Film Review: Queen of the Desert (dir by Werner Herzog)


Last night, I finally saw the latest Werner Herzog film to be released in the United States, Queen of the Desert.

Queen of the Desert has actually been around … well, I was going to say forever but actually, I first started to hear about it in 2014.  It premiered (to less-than-enthusiastic reviews) at the Berlin International Film Festival in February of 2015 and was released in Germany later that same year.  Originally, it was going to get a wide release in America but then IFC acquired the distribution rights and ended up sitting on it for two years.  (During that time, Herzog went on to direct another film, Salt and Fire.)  Only last month did Queen of the Desert finally get a very limited theatrical and VOD release here in the United States.

Despite all of the bad things that I had heard, I was still looking forward to seeing Queen of the Desert.  Why not?  Werner Herzog is one of my favorite directors.  The star of Queen of the Desert, Nicole Kidman, is one of my favorite actresses.  Of course, there was also the Franco factor.  I knew that Queen of the Desert featured James Franco in a small role and, if you’ve been reading this site for a while, y’all know how I feel about James Franco.

Having now watched it, I can say that Queen of the Desert is not the disaster that so many have been insisting.  That doesn’t mean that it’s a great film or even a good film.  It’s a very middle-of-the-road film, one that is too well-made to really be a disaster but, at the same time, is never as memorable as it should be.

Queen of the Desert tells the story of Gertrude Bell (Nicole Kidman), who abandoned a safely comfortable but restrictive life in turn-of-the-century Britain so that she could explore the world.  In the film, Gertrude falls in love twice and, following the unhappy (and tragic) conclusions of those affairs, she always returns to the Middle East, where surviving the harshness of the desert and exploring the ruins of past civilizations brings her peace and gives her life a greater meaning.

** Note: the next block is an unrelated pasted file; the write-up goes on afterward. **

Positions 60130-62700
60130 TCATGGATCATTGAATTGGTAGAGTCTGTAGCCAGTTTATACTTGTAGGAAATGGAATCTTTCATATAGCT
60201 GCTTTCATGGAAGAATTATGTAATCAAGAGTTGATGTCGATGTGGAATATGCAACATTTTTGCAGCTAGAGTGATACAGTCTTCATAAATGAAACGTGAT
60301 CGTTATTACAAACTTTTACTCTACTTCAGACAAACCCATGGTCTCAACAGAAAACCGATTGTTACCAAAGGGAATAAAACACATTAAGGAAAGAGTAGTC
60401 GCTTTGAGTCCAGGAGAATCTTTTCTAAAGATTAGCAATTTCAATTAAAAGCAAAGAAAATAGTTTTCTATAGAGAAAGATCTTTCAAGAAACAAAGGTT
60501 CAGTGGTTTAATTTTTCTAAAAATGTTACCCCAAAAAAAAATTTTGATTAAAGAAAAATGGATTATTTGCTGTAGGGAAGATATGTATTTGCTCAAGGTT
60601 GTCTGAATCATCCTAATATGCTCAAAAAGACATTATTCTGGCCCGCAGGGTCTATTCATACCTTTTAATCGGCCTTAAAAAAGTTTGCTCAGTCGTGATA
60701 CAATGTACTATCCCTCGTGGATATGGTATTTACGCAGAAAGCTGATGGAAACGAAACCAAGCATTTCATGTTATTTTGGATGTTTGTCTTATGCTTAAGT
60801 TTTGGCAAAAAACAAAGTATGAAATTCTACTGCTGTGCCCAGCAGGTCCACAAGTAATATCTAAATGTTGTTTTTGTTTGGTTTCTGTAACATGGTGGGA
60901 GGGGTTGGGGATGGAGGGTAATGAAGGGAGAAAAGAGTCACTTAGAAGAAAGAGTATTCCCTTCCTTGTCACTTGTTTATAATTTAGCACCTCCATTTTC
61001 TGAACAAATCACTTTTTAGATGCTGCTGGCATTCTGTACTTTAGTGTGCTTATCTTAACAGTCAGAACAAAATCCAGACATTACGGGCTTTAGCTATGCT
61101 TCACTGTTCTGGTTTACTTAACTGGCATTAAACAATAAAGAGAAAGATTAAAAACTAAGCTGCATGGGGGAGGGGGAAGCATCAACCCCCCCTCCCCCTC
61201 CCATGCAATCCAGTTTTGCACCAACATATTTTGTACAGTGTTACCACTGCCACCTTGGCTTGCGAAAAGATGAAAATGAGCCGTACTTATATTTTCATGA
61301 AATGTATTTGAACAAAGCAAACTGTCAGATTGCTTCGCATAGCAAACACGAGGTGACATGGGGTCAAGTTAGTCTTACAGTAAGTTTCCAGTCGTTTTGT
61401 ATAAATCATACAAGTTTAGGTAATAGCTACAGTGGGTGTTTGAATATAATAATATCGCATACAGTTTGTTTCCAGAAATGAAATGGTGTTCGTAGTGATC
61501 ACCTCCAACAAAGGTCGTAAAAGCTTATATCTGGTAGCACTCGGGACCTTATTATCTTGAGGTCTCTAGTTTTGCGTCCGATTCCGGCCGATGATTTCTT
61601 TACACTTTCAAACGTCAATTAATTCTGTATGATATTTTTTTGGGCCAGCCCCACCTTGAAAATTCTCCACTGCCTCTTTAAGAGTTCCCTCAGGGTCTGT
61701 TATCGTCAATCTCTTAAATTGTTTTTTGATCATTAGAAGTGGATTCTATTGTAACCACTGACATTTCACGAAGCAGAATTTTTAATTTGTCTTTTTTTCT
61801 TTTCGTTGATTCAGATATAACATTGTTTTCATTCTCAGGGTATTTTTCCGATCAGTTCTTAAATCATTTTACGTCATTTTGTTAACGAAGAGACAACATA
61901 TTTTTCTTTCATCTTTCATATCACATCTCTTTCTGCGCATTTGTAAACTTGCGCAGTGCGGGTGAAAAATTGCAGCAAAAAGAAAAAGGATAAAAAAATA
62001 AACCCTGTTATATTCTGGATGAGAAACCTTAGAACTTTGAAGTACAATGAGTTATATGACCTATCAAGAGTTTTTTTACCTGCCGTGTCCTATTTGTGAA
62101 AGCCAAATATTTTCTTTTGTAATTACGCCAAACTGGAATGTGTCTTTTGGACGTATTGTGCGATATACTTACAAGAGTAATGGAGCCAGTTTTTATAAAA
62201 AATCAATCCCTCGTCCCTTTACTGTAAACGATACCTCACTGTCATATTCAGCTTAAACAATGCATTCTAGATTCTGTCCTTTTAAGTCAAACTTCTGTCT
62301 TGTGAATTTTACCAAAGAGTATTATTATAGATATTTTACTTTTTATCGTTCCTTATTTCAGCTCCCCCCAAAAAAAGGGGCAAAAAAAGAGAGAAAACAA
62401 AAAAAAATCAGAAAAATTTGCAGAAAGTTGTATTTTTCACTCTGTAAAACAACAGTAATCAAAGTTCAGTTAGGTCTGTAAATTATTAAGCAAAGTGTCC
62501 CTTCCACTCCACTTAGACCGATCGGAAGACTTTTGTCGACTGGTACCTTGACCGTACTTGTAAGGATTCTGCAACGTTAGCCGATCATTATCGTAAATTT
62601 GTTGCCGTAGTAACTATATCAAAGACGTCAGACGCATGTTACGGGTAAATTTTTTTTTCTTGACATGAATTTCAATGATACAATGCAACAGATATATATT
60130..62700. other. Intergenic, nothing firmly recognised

That’s a theme that should be familiar to anyone who has watched any of Herzog’s documentaries or feature films.  The problem is that, as told in this film, there’s no real spark to the story or to Gertrude as a character.  Herzog’s best work has often dealt with people driven to the point of madness by their obsessions.  Think about Nicolas Cage in Bad Lieutenant: Port of Call New Orleans.  Think about Timothy Treadwell, obsessively living with the grizzlies until one them ate him in Grizzly Man.  Consider the introverted eccentrics who explored The Cave of Forgotten Dreams or even Christian Bale’s refusal to allow himself to be broken in the POW film, Rescue Dawn.  Think about Klaus Kinski in just about every film he ever made with Herzog.  For that matter, just think about Werner Herzog himself is Les Blank’s documentary, The Burden of Dreams.  Nicole Kidman would seem like an ideal choice for Gertrude and she does a good job with the role but, as written, Gertrude never has that touch of madness.  Unlike Aguirre, she’s not looking to conquer nature.  Unlike Fitzcarraldo, she’s not trying to bring “civilization” to the isolated spot in the world.  Unlike Timothy Treadwell, she’s not even trying to literally become one with nature.  Instead, she’s just someone who deals with heartache by going on a trip.  I do that every time I spend the weekend up at Lake Texoma.

(The real-life Gertrude Bell died, under somewhat mysterious circumstances, of an overdose of sleeping pills.  Whether it was suicide or an accidental overdose is not known.  In the film, the circumstances of her death — which seem very Herzogian, to be honest — are glossed over by an end title card that simply informs us that she died in 1926.)

As I said earlier, Queen of the Desert is disappointing but it’s not terrible.  Visually, it’s quite stunning and the scenes of the sand blowing in the desert are often a hundred times more interesting than the film’s storyline.  Whenever Herzog is letting his camera focus on the desert or glide over the ruins of an ancient palace, you can understand why Herzog wanted to make this film.  But, unfortunately, the film keeps returning to a story that’s about as middling as an old soap opera.

Nicole Kidman does a good job as Gertrude but she runs into the same problem that she ran into with Grace of Monaco.  She’s stuck with a script that repeatedly tells us that the lead character is fascinating without ever really giving her a chance to prove it.  (Before I get any angry comments, I know that Grace Kelly was fascinating and I’m sure that Gertrude Bell was too.  I’m merely talking about the way that they were portrayed in their biopics.)  As the men in her life, James Franco and Robert Pattinson are both ideal but Damian Lewis is a bit on the dull side.

All in all, this is not one of Werner Herzog’s best but, with all that said, I’ll still follow him anywhere that he chooses to go.

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